KODAK Digital Still Camera

Published in Gargoyle 68, 2018.
Excerpt from “Not Better Late”

Snow resonates in me like a drum. At age three until about seven snow thrilled
me as its white sweeps and slopes gleaming in sunlight settled into Buckfield
through winter, brightening the somber days when the sky changed from
patchworks of white and blue to washes of gray. I’d grope into light flurries
swirling insubstantial indecisive snowflakes. Mornings I’d run downstairs hoping
for a coating of snow across the ground and the back porch so I could put on
my little boots and tramp around outside. After short days without a visible
sun I’d pause on my way upstairs to peer out the front parlor windows at the
snowfields that muted the road. Christmases changed me about snow. Christmas,
when families get together and dreams may come true, should be the day Papa
and Maman would arrive from Michigan. What word overheard, what childish
fantasy got that dream started? Letters hoping I was well and promising a
reunion– what a special day! It had to be at Christmas. As that most magical
day in my childhood pantheon approached, I’d puzzle over the weather map
in the newspaper and listen to news broadcasts for the latest on the weather.
I’d gobble down supper in haste to station myself in the parlor chair by the third
window with the best view of the direction Papa and Maman would arrive from,
and in the faint illumination of the lights on the Christmas tree in the far corner
I’d study oncoming headlights. Would they arrive by car or bus? Snow smothered
hope. Dismayed I’d watch a steady snowfall beginning to clump on grass and tree
limbs and dissolve on the wet tarmac, then fall in wet globs fattening deep drifts
across the highway, ending the passage of cars, sending shadows of doom across
my soul. Christmas snow spoke: impossible. Inside me a silent echo trembled…

 

KODAK Digital Still Camera

Published in Azure: A Journal of Literary Thought, 2018.
Excerpt from “Menage a Trois, With Horse”
(Setting: Cafe Central, Vienna, 1912.)

I let Brendan delineate our trip, forcing a smile when the man, Anton, stolidly middleaged, glanced at me with a discomfiting fondness. He insisted we take our chairs and small tapered espresso cups to his table. After the round of introductions Anton informed us Leon was a war correspondent for a Kiev newspaper and back from the front only yesterday, from Sofia. “Belgrade,” Leon corrected him.

I graded Leon the brightest-looking of an unusually intelligent four, impressed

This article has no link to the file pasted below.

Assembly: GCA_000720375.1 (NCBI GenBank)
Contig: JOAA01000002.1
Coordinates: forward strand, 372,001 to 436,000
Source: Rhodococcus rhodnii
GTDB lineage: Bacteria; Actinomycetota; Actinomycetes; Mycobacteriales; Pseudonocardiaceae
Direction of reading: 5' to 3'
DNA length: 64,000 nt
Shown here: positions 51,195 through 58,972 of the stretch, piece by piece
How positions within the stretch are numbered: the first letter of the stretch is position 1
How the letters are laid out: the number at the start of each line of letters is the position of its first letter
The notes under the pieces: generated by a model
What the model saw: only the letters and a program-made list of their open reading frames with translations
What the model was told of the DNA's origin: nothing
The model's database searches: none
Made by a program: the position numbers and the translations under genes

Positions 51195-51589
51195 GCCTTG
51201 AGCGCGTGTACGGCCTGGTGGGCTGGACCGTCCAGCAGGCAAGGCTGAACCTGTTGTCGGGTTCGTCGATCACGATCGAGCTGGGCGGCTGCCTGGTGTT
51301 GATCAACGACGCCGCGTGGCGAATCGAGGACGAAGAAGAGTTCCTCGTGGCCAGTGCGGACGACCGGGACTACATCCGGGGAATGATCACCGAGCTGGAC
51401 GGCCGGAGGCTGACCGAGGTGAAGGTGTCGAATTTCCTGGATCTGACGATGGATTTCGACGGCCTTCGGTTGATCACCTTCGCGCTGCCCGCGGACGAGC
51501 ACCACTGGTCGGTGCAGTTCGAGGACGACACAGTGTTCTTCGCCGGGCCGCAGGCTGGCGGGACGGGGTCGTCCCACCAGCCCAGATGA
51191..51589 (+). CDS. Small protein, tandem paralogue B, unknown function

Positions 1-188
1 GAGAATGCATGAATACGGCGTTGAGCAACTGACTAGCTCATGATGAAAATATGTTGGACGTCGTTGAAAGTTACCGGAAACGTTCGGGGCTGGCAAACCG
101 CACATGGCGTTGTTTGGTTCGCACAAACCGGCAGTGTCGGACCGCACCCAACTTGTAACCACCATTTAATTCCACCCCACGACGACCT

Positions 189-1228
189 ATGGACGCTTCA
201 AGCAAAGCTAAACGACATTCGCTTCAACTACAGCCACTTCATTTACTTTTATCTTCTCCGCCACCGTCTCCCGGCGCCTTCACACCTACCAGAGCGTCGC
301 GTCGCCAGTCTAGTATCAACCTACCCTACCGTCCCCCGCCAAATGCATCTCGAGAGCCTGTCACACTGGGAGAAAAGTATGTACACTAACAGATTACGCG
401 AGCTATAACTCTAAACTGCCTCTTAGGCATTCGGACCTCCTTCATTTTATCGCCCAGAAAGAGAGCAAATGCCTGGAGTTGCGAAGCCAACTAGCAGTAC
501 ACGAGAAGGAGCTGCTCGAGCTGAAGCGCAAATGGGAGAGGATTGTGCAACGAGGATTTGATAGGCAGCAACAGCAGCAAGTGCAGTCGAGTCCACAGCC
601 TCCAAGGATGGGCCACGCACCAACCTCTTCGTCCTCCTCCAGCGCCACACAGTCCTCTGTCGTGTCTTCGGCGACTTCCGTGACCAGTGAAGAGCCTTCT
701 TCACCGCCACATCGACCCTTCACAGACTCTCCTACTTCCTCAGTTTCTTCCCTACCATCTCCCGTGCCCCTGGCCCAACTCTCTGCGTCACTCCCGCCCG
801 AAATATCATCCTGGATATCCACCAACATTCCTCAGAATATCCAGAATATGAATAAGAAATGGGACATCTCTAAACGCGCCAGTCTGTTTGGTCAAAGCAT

by his rich black hair, a thick black moustache and intense dark eyes behind
steelrimmed glasses. Brendan said, “I’ve not heard there is a war on.”

In halting English Leon explained the Austro-Hungarian Empire wasn’t involved in it. “The Balkan nations. The Greeks. They resist the Ottomans.”

Brendan was coming alive, more than I’d felt in some time, in discussion with these new acquaintances. “Who’s winning?”

In a meld of English and French Leon asserted that’s a question those ask who don’t go  to war. No one wins a war. Shaking his head as one does in pain he told of his visits to hospitals for the wounded. Anton managed a simplified translation: “Many are still in the battle. They have nightmares at night. Sometimes during the day, while awake. Shooting. Running. Seeing comrades die. Over and over.”

Leon’s features clenched at the agony he was describing. Anton addressed a question to an average-looking high-browed man with a skimpy mustache, wearing pince-nez glasses. “Herr Doctor Alfred, can these men be restored 
to normal lives?”

“It is possible,” replied the doctor in an Austrian accent, “with personal psychiatry. Without relying on preconceived ideas of treatment.”

“Or quackery,” hinted Anton.

The doctor made a light smile. “By which you mean ideology. My approach would differ from the pre-eminent theory of our time. These wounded men are isolated. They have forgotten where they belong. I would have them describe their pre-war memories and re-connect them to their lives.”

“Your dispute in the community is well-known.”

“Therefore I prefer not to dwell on it. I shall not respond to— his ruthless attacks in the same manner. Herr Professor Joy wants followers. My course is to break off pointless conflict.”

Anton took a small sip of his cup of mokka. “Fortunately the professor comes here no longer.” He glanced at me to discern if I guessed whom they were discussing. “His new favorite is the Landtmann.”

The doctor murmured, “Das bessere für uns.

I sent Anton an inquiring glance. He whispered, “Better for us.”

Leon made an observation in German and the doctor replied in German. Anton told Brendan, “Combating illness and overthrowing a sick government have less in common than Leon would like.”

Brendan looked puzzled, intrigued. The fourth man, an overweight theater director named Egon, leaned forward, confiding, “Adolf is at the window. He is looking inside.”

Anton shrank in apprehension. “Does he seem inclined to enter?”

“Unfortunately so.”

“He lives in a home for indigent men. Poverty has turned him bitter.” The table fell silent and in minutes a thin man approached, carefully managing a large black portfolio under his arm. Anton asked how his sales were going. Adolf shook his head. In German Anton suggested, “Show our lady friend your new watercolors.”

Englisch?” inquired Adolf.

Amerikanisch.”

Adolf opened his portfolio and displayed three street scenes one after the other. Anton informed him, “Sie ist ein Künstler, auch.” He shifted to English, “What do you think, my dear?”

My reply carried a faintly appeasing tone I couldn’t suppress. “They are professional. That building there, I recognize it.”

Anton interpreted in German and Adolf tied the portfolio shut, looking miffed at the paucity of my enthusiasm for his work, not, I guessed, a new experience for him. Adolf launched into a rapid rant in German. Brendan smiled. “I know not the words but I envy the blarney.”